The economists smoked too much.
Once done, their smoke trails followed behind, lingering in the stairwell, tracking their presence. They were always in heated discussion, these economists. And it would stem from having just fervently read aloud some text—where they would emphasize words like monopoly and time value—or from a once meaningful class discussion gone awry. When this happened their argument expletives would reverberate against the walls of my office as they challenged each other’s theories about who was a greater genius—Marx, Hayek, themselves—this was important business, but it was also loud, and frequently unsettling, and I would get up and make a big to do about closing my door—saying EXCUSE ME, well maybe it was more, excuse me, I mean I would clear my throat and all of that, but these economists, they gave no notice of my presence.
The economists wore funny shirts.
Ones that required me to look at them just a little too long when we passed in the hallways. It was awkward for us both—me staring at their chests, them suffering through the social niceties exchanged in such situations—the hellos and good mornings and all that. Their shirts said things like: “Keynesian economics is so demanding,” and, “I like your ideas, however…” and, “Hayek is my homeboy,” and my personal favorite—”Maybe Hayek is right and you’re wrong.” I loved the irony of these economists, going out of their way to find and buy these shirts, then becoming disgruntled by the attention it gave them, obviously discomforted from my passing chuckle.
The economists never ate.
They would sometimes have food brought in, but it would be for other people. Mostly for non-economists in suits, to whom they would speak for hours on end. I’d watch our economists through the enormous glass window that let people like me see how hard they were working, immersed in their presentations and their books, and their heavy stares. They would prepare for hours, sometimes days, for these events, and when they were over, you could find them again, smoking just outside the stairwell, this time quiet because they had used all their words, now only able to offer the world their cigarette butts, thick plumes of smoke.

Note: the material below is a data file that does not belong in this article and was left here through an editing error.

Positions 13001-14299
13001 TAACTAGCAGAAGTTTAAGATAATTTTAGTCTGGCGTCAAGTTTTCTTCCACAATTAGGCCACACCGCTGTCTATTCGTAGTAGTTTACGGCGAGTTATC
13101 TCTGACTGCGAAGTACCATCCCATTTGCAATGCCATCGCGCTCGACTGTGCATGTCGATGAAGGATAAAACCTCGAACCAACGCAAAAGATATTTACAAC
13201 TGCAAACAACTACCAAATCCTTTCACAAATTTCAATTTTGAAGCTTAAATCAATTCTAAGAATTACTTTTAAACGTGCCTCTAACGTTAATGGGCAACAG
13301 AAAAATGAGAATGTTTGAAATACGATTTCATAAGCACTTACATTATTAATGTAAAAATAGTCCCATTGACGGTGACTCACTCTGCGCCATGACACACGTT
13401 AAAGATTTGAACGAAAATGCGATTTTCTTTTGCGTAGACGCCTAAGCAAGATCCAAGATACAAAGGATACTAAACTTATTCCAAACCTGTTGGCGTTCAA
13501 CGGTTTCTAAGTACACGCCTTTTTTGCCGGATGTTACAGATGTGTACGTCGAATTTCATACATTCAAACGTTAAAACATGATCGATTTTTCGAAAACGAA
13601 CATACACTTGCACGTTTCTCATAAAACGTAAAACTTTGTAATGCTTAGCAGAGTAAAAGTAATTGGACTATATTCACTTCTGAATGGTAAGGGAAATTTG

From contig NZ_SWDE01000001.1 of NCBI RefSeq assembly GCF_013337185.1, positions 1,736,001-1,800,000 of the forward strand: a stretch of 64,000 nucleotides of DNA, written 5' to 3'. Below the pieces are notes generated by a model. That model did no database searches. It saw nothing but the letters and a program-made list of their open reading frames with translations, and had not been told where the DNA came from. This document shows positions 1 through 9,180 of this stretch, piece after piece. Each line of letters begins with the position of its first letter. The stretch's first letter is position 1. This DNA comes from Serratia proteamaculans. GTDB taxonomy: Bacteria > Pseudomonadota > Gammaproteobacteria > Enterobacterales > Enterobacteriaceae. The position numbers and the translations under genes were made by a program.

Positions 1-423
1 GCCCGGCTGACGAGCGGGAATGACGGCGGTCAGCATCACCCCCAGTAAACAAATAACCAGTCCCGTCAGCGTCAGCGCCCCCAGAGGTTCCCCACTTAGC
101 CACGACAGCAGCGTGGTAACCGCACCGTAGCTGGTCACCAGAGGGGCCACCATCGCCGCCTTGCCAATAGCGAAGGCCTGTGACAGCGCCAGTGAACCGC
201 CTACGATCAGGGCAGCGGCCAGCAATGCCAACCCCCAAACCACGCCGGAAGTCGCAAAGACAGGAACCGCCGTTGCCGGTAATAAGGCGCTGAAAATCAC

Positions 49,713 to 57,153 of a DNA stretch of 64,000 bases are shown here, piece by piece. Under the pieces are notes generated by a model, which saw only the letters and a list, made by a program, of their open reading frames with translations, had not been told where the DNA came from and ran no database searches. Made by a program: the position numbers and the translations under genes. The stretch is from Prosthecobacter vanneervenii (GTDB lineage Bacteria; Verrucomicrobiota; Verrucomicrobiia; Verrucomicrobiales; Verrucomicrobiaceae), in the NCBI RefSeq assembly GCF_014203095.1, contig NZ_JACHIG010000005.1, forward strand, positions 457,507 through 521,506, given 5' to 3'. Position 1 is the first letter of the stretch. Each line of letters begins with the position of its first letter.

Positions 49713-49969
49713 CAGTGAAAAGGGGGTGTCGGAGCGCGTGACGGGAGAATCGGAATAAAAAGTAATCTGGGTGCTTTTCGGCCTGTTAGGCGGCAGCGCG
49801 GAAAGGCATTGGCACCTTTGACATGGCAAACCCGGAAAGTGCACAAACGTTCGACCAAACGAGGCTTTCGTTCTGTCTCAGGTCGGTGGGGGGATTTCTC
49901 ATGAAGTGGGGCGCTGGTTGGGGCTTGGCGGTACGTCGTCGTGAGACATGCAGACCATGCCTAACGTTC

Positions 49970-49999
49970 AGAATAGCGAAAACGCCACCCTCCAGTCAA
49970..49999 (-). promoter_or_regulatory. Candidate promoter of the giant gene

Occasionally the economists would have personal problems.
And they would burst from their offices on their cell phones, trying to get a doctor’s appointment or talk to their insurance companies or explain to their mothers why they hadn’t called. They would roam and pace our hallways, their voices growing faint and loud and faint and loud, providing added annoyance to the situation. Their fuses were short, and their frustrations quick when stuck in a circular call center cycle, which usually ended in enragement and further expletives to no one and everyone in particular.
The economists seemed sad.
I wondered where they would go at night, like my childhood version of grade school teachers—I never considered they would exist beyond this space, allowed only to teach, research, posit, and repeat. Maybe they were alloted some sad snack machine sandwich, to be eaten alone and quickly, but they were mostly kept in isolation from the rest of society until needed again.
I saw once this economist wander away from the others.
He stopped, aimlessly near our shared hallway statue. It was one of those Greek types, with a carefully placed leaf and the man-god’s face looking away, one arm lost completely, the other above his forehead, either sheilding his eyes from some eternal shock or forcing a hardened state of relaxation. This one economist, he even went so far as to lean against it, forcing a sad juxtaposition, getting the form all wrong, with the exception of that stone pallid face.
They both stared together towards nothing, everything.
I remained steady towards my task so as not to appear concerned,
but I was very.